Tuesday, 25 March 2014

Brilliant Books (Part 2)

Following up on last week’s post, I thought I’d write about a few other books which I've read in the past.  Now these books are a bit less recent in my memory, so please bear with me while I dust off their jackets and recall what made them so great…

The Inner Voice – Renee Fleming

It's been a while since I read this, but I have vivid memories of being completely enchanted with it when I was younger.  A singing career is a mysterious thing, especially when you're 18 and just starting out in undergrad.  You know some people have it, but you're not really sure how they got it in the first place.  It seems to be something vaguely magical which just sort of happens to you… or doesn't.  This is why it can be so helpful as a young singer to read the biography of a successful artist – to hear it all straight from the horse's mouth.   There are a lot of opera singer biographies out there, but few singers have been as generous or as honest as Renee Fleming has been in describing how she got to where she is.

In The Inner Voice, Ms Fleming is writing directly to young aspiring singers, which I think is a lovely idea.  She wants to pass something on to the next generation, and tell us what it's really like to make it in the business.  And it's not all a fairytale.  Although Ms Fleming is now a successful international superstar, she also had her share of challenges and rejections.  She talks about her bad auditions, her year struggling to learn German on an exchange programme, and the experience of getting booed at La Scala.  Beginning with her childhood with singing teacher parents, she describes her education and career development, and paints a vivid image of a typical day in her current working life.

At times Ms Fleming's writing is a bit saccharine, but as a whole I find the book to be a charming read, full of warmth and wisdom.  If you're a young aspiring singer who wants to know what it's like "out there", then this book is definitely worth the read.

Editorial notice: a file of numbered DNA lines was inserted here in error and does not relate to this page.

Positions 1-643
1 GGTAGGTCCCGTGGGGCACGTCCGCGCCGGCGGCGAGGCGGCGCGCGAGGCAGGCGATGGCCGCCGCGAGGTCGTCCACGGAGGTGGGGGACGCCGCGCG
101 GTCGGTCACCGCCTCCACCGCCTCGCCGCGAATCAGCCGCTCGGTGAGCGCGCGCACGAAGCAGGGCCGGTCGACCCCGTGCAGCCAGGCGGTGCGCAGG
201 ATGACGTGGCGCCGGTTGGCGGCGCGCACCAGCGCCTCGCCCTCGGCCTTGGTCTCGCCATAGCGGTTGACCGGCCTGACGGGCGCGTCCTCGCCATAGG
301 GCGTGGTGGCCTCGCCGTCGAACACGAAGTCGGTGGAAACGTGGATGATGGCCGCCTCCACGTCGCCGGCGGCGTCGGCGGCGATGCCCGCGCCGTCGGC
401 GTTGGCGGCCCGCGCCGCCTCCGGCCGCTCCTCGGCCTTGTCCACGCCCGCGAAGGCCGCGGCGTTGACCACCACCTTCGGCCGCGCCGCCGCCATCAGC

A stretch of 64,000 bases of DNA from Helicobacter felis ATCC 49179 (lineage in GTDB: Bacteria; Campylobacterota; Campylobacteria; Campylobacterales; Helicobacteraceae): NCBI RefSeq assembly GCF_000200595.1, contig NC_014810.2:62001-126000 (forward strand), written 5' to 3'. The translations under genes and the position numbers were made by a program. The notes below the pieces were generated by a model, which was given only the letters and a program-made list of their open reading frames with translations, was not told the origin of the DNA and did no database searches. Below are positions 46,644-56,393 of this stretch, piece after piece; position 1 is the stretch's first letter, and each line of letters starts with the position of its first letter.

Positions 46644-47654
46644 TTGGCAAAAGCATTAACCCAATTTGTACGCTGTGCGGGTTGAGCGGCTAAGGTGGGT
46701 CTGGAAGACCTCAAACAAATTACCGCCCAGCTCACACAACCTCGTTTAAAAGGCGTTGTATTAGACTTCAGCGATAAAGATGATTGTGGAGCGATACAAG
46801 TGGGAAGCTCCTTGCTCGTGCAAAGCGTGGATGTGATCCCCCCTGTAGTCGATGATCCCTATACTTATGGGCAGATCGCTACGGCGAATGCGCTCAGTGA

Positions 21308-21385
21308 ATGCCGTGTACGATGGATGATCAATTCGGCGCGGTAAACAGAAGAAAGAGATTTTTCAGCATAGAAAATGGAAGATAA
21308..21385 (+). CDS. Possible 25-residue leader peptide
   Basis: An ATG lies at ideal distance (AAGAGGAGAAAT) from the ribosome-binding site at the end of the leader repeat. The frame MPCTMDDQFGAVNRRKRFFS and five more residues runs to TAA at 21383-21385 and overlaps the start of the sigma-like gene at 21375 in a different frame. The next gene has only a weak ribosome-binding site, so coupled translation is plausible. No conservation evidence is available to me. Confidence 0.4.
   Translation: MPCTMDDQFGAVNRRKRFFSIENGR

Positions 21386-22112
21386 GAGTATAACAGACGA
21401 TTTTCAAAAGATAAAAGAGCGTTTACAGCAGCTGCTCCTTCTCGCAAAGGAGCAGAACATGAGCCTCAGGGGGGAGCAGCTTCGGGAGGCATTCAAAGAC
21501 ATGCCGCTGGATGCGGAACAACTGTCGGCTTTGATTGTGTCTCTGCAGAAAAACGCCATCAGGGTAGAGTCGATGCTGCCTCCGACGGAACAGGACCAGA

The Inner Game of Tennis – W. Timothy Gallwey

I was recommended this book years ago when talking to someone about my high notes.  I used to really struggle with my high notes you see – I couldn't sing anything above the staff.  This is actually kind of hilarious to remember, because I now sing a lot of coloratura repertoire which is chock-full of high notes.  But there was a time when my high notes were a real technical block, and I had no idea what to do about them.  It may have been partly a question of physical maturity and training, but for the most part I think it was more psychological than physical.  I was afraid of heights – I really didn't believe I could make it up there.  So my friend told me that I had to read this book.  It would completely change the way I thought about singing.

The Inner Game of Tennis, as its title implies, is written for tennis players.  However its philosophy can easily be applied to any kind of sport or performing art.  It's all about the psychology of practice, and how we often sabotage ourselves unknowingly.